Jenny the Wolf

It’s sweaty today, but I hate the taste of well water so I jump in the pool down the hill to cool off. Paul’s drilling for soccer practice again, he gets three or four concussions a season, Mom doesn’t even take him to the doctor anymore, just props up his bulbous head. Kick. Thwap. Kick. Thwap. Kick. Thwap. The ball smacks into the side of the garage, frazzling the bees. Paul’s allergic.

I’m dark tan, barefooted and dirty, my sun blonde hair’s tinged green. Dad says when it’s summer all you need is a swim in the pool, don’t waste water for a shower he says. I’m playing in the dirt, or something or other. Kick. Thwap. Kick. Thwap. Kick. Thwap. There’s a swing set and a trampoline, but I’m playing in the dirt with a stick, I think maybe ants are involved.

Our dog has a normal girl name. Jenny. A husky wolf mix should really be named Aztec or Phoenix or Onyx or…a better name than stupid old Jenny. No one’s impressed by a wolf named Jenny, it’s a name for a mouse or a ferret. Jenny the wolf was sharp and gentle and small, we’ve only had her a year, maybe less. Kick. Thwap. Kick. Thwap. Kick. Thwap. She’s a bit of a poof, ash fur frizzed straight out, and free—cos when she goes exploring she doesn’t have to come back. But she does.

The house used to be white, but it doesn’t get to shower much either. Down the little hill in front is Route 104 and Roosevelt Hwy, the street namers couldn’t make up their mind, I guess. I ride my bike on the asphalt cos it’s smoother than the yard, and I can close my eyes and fly a bit. There’s skidding and a thwap bigger than my brother’s kicking could make.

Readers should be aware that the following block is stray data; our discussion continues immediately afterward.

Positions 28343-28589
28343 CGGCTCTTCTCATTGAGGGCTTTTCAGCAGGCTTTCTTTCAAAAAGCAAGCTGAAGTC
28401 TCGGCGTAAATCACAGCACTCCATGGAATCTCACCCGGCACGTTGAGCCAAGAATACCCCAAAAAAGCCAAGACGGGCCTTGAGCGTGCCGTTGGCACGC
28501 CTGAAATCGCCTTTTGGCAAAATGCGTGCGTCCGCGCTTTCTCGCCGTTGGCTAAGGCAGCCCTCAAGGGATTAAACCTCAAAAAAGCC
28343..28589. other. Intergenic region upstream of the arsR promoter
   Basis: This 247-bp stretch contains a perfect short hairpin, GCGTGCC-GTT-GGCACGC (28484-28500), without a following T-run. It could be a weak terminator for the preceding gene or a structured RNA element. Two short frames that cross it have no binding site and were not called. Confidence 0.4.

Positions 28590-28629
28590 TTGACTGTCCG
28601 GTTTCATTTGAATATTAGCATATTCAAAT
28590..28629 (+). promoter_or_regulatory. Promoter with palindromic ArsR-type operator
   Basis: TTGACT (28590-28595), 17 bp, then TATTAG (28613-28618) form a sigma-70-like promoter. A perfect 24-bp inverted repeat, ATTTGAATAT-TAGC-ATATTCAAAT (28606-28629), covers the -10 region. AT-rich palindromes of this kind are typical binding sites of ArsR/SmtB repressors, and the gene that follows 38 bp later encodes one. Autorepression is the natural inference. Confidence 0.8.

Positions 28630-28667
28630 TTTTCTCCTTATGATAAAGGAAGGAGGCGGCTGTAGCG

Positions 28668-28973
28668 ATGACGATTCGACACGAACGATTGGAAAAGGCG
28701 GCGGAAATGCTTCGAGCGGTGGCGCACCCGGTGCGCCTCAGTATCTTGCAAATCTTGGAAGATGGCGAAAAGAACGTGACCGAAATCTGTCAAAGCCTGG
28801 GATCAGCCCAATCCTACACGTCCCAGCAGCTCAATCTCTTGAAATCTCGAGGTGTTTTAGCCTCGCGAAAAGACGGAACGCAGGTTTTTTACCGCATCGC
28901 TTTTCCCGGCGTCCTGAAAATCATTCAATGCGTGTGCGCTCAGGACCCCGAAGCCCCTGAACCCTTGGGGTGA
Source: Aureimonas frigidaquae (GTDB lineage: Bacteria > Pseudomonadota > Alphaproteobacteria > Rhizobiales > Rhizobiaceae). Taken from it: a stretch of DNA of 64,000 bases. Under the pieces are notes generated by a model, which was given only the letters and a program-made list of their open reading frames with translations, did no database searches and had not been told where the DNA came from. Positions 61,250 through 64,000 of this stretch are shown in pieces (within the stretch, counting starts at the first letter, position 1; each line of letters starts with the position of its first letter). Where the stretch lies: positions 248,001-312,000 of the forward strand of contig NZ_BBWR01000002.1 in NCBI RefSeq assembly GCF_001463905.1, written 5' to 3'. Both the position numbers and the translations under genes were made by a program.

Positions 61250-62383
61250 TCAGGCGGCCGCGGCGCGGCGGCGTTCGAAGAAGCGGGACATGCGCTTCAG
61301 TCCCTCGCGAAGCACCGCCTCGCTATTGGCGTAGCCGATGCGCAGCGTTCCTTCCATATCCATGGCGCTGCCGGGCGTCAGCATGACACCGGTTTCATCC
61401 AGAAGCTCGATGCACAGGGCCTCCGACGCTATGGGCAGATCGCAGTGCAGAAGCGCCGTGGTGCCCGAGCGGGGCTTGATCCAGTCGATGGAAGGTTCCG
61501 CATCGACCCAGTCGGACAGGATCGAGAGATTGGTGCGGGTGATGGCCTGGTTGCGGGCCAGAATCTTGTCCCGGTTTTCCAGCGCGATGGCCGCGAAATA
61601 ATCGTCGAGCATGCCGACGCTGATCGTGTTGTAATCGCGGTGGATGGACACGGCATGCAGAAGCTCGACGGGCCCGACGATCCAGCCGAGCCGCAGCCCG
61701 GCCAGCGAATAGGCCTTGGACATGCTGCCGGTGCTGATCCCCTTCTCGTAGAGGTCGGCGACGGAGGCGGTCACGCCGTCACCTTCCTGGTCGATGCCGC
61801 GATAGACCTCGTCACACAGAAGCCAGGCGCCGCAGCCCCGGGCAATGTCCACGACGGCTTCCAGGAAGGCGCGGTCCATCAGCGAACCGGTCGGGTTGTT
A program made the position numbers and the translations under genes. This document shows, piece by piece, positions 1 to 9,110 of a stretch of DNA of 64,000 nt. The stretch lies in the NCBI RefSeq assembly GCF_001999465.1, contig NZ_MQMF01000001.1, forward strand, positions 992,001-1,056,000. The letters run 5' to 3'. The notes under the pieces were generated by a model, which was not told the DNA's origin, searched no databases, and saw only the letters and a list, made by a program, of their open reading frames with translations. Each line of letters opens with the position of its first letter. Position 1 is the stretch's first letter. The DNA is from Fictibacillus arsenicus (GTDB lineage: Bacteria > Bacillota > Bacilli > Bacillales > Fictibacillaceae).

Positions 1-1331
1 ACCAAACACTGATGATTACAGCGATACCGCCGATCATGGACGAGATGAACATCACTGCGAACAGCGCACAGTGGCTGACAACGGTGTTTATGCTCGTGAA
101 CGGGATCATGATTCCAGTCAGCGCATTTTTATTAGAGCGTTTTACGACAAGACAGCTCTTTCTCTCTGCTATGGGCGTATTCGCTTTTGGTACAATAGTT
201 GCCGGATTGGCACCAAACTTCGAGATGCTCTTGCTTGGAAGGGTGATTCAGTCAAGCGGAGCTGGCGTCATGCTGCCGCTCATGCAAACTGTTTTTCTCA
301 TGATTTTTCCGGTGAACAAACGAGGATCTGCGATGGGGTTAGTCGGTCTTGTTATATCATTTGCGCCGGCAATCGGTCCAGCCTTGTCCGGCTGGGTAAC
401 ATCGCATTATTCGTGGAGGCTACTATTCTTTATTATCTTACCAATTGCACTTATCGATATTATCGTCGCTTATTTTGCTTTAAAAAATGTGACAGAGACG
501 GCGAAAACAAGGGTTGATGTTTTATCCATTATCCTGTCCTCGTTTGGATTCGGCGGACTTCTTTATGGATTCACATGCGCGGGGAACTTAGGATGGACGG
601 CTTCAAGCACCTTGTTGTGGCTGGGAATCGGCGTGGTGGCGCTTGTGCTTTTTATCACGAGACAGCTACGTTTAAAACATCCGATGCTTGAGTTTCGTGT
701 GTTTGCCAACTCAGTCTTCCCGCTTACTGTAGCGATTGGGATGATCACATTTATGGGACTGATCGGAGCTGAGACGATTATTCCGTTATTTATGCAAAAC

Jenny? Paul and I scramble out front and there’s a truck, and a man with his hand on his head and Jenny a puffy little lump, and I think the man says something like I’m sorry and don’t look but my ears aren’t working. I don’t look to cross the street, just run across the pavement and drop down next to Jenny.

She’s broken and twitching and bleeding out of everywhere: her eyes, her nose, her mouth, her torn up little legs. I swear to God she’s crying, and her bloodied eyes are looking straight into mine while she’s dying, and I want to pet her til she feels better but I don’t have magic hands so I just let them hover over the bits I can’t fix.

The man’s asking are your parents home? What can I do? but no one’s here to tell, they don’t have phones and they can’t help us. She’s pooling up in the street now, just like if he’d shot her in the head, and I can’t stop staring at lump Jenny. Paul helps the man lift her into his truck and they take her away from me, take her to the vet twenty minutes away, take her away and leave me.

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